John Le Carré adaptations have been with us since the sixties, on and off, with most of us just not realising it. A Most Wanted Man (2014), The Constant Gardener (2005), and the wonderful Tinker Tailor Soldier Spy are all from Le Carré works. However, the name has become something of flavour of the month ever since the BBC’s The Night Manager, so I think this new cinema offering will do well off the back of that.
And, in many ways, it deserves to. There’s an excellent cast, from Ewan McGregor and Naomi Harris as the couple trying to overcome some relationship troubles, to Stellan Skarsgård playing ‘close enough’ Russian sort-of bad guy, and Damian Lewis as a posh British intelligence worker (amusingly, the usually posh Mark Gatiss goes all ‘northern’, which rather distracted me). All of the performances are very good.
The plot also has promise. Russian mob accountant, Dima, suspects the writing is on the wall for him and his family as he’s forced into signing financial control over to the old boss’s son. Approaching McGregor’s lone British holiday maker in a restaurant one night, he’s soon asking for a favour: take this information to ‘your MI6’, tell them there’s a deal to be made.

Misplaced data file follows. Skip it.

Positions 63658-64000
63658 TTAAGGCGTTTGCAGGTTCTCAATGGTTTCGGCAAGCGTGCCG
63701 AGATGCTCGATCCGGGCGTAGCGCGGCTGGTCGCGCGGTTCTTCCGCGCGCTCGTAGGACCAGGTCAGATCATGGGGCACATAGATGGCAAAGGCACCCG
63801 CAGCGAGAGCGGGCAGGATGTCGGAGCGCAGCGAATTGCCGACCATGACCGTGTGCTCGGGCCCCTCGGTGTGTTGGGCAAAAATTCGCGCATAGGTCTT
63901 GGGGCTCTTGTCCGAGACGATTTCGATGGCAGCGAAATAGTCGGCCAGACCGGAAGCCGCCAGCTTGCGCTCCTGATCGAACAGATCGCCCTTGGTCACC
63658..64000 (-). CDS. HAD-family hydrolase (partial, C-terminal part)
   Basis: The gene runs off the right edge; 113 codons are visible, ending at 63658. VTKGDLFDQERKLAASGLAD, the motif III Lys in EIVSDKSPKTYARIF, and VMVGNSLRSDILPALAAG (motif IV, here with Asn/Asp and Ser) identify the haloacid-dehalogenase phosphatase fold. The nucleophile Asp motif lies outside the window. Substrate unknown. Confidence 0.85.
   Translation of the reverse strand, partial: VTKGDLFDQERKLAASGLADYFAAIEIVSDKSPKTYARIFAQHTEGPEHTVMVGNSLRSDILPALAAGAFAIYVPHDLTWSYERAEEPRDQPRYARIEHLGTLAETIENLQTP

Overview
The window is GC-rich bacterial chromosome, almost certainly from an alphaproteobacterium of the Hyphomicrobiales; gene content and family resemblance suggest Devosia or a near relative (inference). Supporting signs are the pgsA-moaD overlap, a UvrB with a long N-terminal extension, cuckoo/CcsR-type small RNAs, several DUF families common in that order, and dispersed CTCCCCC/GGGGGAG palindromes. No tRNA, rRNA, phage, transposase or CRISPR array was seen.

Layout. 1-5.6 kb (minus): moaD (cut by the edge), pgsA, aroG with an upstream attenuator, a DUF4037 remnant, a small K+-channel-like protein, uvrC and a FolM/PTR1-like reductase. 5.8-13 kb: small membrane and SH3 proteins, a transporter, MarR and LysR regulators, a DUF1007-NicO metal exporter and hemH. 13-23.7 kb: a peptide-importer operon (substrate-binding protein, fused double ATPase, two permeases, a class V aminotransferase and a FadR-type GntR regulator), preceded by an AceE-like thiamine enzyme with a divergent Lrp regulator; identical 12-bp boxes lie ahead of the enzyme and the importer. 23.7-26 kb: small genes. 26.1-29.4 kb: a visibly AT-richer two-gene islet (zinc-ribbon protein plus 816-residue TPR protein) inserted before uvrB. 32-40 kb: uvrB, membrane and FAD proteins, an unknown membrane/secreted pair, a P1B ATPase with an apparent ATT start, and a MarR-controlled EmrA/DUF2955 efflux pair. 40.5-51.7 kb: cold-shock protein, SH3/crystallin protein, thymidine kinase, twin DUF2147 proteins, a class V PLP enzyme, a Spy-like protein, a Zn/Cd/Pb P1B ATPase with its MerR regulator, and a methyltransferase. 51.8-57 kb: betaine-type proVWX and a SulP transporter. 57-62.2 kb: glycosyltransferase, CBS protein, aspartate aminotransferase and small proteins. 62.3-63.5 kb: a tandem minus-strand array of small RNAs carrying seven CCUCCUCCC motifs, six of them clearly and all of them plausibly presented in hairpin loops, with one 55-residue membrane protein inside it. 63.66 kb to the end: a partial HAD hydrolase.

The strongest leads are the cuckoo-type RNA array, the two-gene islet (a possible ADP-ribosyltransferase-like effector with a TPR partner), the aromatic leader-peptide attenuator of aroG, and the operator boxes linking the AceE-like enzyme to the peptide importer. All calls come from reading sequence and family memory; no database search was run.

Of course, nothing goes quite to plan, with the stakes growing more and more desperate. Can the Russian save his family? Can the government man convince his bosses they should help? And just how far is the ‘everyman’ willing to go for strangers and spies?
Everything sounds like the perfect set up for a great thriller – and that’s where this movie fall down for me a little. It’s not all that, well – thrilling. It is extremely well made, looks gorgeous, ticks all the right boxes – apart from that one: I never felt surprise during the events. Which is kind of a flaw given the genre.
That said, I actually did enjoy this. There was no edge of seat feeling, but it was still very slickly done. A decent watch for any night of the week, although just as well on TV as the big screen, to be honest.
Released: 13th May 2016
Viewed: 13th May 2016
Running time: 107 minutes
My rating: 6/10 – it’s not showy and there are few surprises, but it’s done with style